long a voyage, the provision laid in had been very abun
dant. On this occasion, Bob enjoyed his two favourite
occupations to satiety, masticating the weed while he

With Mark it was very different. He was fond of his
fowling-piece, but of little use was that weapon in his pre
sent situation. Of all the birds that frequented the adja
cent rocks, not one was of a sort that would be eaten, un
less in cases of famine. As he walked over the island,
that afternoon, his companion was the goat, which had
been driven ashore on the new gangway, and was enjoying
its liberty almost as much as the ducks. As the animal
frisked about him, accompanying him everywhere in his
walks, Mark -was reminded of the goats of Crusoe, and his


mind naturally adverted to the different accounts of ship
wrecks of which he had read, and to a comparison between
his own condition and those of other mariners who had been
obliged to make their homes, for a time, on otherwise un
inhabited islands.

In this comparison, Mark saw that many things made
greatly against him, on the one hand ; while, on the other,
there were many others for which he had every reason to
be profoundly grateful. In the first place, this island was,
as yet, totally without vegetation of every kind. It had
neither plant, shrub, nor tree. In this he suffered a great
privation, and it even remained to be proved by actual
experiment, whether he was master of what might be con
sidered the elements of soil. It occurred to him that
something like vegetation must have shown itself, in or
about the crater, did its debris contain the fertilizing prin
ciple, Mark not being sufficiently versed in the new science
of chemical agriculture, to understand that the admixtures
of certain elements might bring to life forces that then
were dormant. Then the Reef had no water. This was
a very, very great privation, the most serious of all, and
might prove to be a terrible calamity. It is true that, just
at that moment, there was a shower every day, and some
times two or three of them ; but it was then spring, and
there could be little reason to doubt that droughts would
come in the hot and dry season. As a last objection, the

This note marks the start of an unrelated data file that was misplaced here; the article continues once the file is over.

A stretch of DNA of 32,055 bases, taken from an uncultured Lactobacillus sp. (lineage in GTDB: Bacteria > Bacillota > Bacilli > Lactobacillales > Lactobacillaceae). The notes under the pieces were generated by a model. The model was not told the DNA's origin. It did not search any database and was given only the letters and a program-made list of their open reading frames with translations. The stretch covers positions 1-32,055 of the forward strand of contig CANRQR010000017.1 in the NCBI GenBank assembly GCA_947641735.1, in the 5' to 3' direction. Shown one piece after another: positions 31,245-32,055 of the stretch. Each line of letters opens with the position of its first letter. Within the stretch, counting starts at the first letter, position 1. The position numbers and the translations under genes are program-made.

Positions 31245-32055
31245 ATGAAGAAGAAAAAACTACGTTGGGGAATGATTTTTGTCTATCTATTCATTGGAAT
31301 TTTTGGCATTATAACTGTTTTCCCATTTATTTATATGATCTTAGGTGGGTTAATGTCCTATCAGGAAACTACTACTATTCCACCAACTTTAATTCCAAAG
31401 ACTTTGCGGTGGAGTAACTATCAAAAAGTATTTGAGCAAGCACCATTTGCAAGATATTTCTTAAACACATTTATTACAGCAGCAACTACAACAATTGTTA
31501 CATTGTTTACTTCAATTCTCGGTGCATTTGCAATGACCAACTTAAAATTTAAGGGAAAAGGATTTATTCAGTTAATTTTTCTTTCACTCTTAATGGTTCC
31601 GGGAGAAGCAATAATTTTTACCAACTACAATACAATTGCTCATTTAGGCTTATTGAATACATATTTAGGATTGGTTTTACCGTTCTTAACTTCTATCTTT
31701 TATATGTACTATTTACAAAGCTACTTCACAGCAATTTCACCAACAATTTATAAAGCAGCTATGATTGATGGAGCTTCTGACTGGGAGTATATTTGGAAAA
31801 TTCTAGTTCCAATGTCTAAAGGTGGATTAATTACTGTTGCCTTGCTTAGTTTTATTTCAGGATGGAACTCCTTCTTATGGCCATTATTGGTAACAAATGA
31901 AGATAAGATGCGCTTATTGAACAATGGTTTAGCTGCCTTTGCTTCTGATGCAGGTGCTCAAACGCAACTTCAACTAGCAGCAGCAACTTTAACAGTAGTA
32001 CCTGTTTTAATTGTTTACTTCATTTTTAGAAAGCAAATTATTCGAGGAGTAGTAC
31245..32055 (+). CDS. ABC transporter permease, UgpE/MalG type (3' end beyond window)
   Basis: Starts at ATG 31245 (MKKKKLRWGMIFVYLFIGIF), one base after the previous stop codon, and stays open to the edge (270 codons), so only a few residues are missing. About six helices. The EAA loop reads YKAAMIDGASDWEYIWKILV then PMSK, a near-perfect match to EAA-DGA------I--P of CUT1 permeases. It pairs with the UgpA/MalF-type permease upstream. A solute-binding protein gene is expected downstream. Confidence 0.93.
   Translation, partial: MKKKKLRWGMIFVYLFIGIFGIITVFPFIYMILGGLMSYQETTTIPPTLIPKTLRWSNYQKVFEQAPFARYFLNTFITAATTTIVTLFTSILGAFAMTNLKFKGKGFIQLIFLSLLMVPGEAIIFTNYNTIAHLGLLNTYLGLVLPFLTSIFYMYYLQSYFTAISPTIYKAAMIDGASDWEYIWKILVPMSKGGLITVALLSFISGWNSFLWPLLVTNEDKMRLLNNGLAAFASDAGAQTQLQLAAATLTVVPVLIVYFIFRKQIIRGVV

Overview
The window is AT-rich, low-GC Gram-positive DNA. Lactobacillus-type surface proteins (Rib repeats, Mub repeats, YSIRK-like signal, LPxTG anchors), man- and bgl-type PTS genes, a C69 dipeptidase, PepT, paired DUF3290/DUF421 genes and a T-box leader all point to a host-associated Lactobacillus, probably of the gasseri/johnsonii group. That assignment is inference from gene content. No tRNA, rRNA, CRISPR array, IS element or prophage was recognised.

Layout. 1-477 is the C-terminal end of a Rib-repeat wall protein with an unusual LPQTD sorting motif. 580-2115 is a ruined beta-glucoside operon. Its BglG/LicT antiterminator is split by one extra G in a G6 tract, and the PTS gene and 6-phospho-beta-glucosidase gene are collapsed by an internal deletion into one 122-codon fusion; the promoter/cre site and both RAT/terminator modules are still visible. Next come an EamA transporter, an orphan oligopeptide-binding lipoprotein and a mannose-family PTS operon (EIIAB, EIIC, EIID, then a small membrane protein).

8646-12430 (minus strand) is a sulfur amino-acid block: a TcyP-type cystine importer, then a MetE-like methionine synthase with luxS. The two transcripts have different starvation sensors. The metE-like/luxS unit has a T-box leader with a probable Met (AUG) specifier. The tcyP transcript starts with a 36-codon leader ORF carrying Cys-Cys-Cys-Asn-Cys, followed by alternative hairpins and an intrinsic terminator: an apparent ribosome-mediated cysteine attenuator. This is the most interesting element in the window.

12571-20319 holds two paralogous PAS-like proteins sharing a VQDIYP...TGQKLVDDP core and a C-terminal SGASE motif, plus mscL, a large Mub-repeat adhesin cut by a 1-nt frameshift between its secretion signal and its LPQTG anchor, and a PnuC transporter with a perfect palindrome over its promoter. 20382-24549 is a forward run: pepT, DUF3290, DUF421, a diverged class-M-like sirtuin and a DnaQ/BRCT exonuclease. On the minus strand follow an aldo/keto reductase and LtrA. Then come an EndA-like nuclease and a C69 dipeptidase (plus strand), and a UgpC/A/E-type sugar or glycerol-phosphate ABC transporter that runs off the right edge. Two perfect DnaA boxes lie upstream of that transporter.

Reef had no great extent, and no variety, the eye taking
it all in at a glance, while the crater was its sole relief
against the dullest monotony. Nor was there a bit of wood,
or fuel of any sort to cook with, after the supply now in
the ship should be exhausted. Such were the leading dis
advantages of the situation in which our mariners were
placed, as compared with those into which most other
shipwrecked seamen had been thrown.

The advantages, on the other hand, Mark, in humble
gratitude to God, admitted to be very great. In the first
place, the ship and all she contained was preserved, giving
them a dwelling, clothes, food and water, as well as fuel,
for a long time to come ; possibly, aided by what might be
gleaned on even that naked reef, sufficient to meet all their
wants for the duration of a human life The cargo of the


Rancocus was of no great extent, and of little value in a
civilized country ; but Mark knew that it included many
articles that would be of vast service where he was. The
beads and coarse trinkets with which it had been intended
to trade with the savages, were of no use whatever, it is
true ; but the ship's owners were pains-taking and thought
ful Quakers, as has been already intimated, who blended
with great shrewdness in the management of their worldly
affairs, a certain regard to benevolence in general, and a
desire to benefit their species. On this principle, they had
caused a portion of their cargo to be made up, sending, in
addition to all the ruder and commoner tools, that could
be used by a people without domestic animals, a small
supply of rugs, coarse clothes, coarse earthen-ware, and a
hundred similar things, that would be very serviceable to
any who knew how to use them. Most of the seeds came
from these thoughtful merchants.

If fresh water were absolutely wanting on the reef, it
rained a good deal ; in the rainy season it must rain for a